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Elephants in Cambodia By Prof. Dan Rohlf

Posted by: | April 16, 2014 Comments Off on Elephants in Cambodia By Prof. Dan Rohlf |

Most people love elephants. These enormous, intelligent, and charismatic animals are ubiquitous in children’s stories, the subject of innumerable nature documentaries, and one of the most recognizable species in the world. Elephants are among the reasons we were excited to be in Cambodia – a country with both wild elephant populations as well as a history of using elephants as domestic animals that goes back thousands of years. We soon came to realize that these creatures also provide a tremendous opportunity to understand some of the environmental, sustainability, and animal welfare issues faced by both developing countries and the people who visit this part of the world in part to see elephants in places other than a zoo.

Unfortunately, however, the inescapable fact in Cambodia is that wild elephants have an extremely bleak future. Today there are perhaps 200 elephants that live in remnants of the country’s tropical forests. However, our “jungle trek” in Cambodia’s Mondulkiri Province gave us a first hand look at the reasons our grandkids will not likely see these animals in the wild if they visit Cambodia someday. Our first indication of the status of elephant habitat came before we even reached the town of Sen Monorom, jumping off point for the forays into northeast Cambodia’s forested hills. Watching the progress of our trip on our smart phone’s map function, I noticed that we were about to pass through a large area – of course mapped in green – that was labeled as the “Snoul Wildlife Sanctuary.” I eagerly peered out of the car window to see the rice paddies of the lowlands give way to the “ocean of trees” we read about in our guidebook.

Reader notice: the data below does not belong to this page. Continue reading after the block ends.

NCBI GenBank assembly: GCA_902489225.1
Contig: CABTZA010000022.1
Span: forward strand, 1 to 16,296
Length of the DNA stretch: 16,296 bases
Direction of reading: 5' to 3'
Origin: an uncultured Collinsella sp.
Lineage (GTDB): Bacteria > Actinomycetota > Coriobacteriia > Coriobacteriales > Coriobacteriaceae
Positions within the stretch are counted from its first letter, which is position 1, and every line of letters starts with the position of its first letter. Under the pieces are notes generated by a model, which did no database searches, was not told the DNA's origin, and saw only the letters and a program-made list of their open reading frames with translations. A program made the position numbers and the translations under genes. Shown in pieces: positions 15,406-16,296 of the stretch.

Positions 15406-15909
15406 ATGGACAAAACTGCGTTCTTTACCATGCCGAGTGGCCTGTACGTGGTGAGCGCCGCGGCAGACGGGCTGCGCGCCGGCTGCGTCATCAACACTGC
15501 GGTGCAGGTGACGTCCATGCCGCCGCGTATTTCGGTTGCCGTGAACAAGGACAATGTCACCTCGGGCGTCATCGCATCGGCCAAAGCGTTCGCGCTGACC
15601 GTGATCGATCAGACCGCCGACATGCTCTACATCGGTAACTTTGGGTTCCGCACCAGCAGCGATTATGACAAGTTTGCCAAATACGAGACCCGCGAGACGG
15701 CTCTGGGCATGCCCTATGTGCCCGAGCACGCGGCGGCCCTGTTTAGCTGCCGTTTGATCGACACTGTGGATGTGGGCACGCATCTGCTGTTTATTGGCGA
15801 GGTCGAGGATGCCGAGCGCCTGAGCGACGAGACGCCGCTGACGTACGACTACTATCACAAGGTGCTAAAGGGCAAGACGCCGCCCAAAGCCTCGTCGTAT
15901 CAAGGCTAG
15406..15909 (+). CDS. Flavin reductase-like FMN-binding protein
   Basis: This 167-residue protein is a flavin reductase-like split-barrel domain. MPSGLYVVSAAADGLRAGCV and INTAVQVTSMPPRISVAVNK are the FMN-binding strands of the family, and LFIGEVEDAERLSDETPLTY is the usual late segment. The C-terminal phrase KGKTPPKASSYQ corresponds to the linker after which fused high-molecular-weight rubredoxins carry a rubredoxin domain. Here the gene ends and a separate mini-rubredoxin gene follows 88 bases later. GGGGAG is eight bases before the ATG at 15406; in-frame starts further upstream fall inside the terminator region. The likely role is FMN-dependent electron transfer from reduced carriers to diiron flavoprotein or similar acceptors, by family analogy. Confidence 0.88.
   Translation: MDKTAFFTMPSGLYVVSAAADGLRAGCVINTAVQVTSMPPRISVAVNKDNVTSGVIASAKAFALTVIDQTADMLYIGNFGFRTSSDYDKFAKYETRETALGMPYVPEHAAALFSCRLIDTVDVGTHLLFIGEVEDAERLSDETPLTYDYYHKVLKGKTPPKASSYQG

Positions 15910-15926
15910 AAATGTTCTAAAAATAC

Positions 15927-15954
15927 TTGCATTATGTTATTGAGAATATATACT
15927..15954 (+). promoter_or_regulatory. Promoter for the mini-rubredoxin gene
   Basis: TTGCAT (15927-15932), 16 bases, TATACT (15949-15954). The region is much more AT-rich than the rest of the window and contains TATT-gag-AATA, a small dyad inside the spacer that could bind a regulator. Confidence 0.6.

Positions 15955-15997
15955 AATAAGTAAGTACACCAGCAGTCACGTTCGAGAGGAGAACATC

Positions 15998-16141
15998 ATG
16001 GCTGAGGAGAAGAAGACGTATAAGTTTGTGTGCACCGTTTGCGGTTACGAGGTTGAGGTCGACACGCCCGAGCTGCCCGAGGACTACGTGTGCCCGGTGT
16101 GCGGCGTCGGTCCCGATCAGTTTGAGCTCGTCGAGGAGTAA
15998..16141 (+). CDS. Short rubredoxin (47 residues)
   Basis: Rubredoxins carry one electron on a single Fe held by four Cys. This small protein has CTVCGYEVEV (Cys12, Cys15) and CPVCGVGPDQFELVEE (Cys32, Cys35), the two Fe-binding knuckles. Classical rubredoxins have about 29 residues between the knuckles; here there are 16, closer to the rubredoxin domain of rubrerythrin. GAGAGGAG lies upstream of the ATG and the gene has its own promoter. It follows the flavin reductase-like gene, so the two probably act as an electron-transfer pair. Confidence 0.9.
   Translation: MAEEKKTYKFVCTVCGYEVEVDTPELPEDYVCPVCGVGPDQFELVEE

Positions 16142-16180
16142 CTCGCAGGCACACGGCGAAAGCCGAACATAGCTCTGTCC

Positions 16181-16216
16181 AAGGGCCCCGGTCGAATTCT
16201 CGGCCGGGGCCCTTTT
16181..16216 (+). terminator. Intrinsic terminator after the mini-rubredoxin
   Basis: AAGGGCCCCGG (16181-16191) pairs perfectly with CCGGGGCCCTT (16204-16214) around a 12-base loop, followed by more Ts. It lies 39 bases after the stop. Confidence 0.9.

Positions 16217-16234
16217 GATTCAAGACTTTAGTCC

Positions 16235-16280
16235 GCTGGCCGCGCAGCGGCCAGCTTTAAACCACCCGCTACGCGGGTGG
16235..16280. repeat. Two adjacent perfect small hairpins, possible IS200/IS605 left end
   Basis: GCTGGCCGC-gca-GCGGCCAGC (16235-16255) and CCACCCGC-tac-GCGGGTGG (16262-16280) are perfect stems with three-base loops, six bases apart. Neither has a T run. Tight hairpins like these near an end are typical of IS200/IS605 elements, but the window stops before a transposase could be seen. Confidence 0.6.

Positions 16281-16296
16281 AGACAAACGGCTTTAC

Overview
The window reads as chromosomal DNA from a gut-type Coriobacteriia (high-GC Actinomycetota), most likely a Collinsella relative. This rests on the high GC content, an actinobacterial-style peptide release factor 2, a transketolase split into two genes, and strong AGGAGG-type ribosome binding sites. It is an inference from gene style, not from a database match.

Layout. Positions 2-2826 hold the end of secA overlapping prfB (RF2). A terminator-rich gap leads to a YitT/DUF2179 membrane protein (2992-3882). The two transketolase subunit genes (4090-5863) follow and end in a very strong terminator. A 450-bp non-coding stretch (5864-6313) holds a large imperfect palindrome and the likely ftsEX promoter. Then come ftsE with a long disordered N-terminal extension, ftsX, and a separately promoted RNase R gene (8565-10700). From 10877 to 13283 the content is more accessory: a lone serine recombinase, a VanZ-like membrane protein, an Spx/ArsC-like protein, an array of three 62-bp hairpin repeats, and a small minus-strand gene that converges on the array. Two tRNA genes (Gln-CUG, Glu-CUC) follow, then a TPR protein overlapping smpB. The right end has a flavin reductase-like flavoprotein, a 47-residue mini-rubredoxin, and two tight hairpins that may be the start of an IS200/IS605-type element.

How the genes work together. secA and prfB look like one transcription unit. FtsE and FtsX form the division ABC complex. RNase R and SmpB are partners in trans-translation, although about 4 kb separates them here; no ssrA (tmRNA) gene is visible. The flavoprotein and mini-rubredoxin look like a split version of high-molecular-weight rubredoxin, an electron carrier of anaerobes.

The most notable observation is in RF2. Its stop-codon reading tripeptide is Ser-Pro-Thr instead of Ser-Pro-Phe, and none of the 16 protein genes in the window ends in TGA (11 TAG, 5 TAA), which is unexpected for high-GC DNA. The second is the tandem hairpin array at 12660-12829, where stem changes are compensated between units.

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under: General, International, Natural Resources

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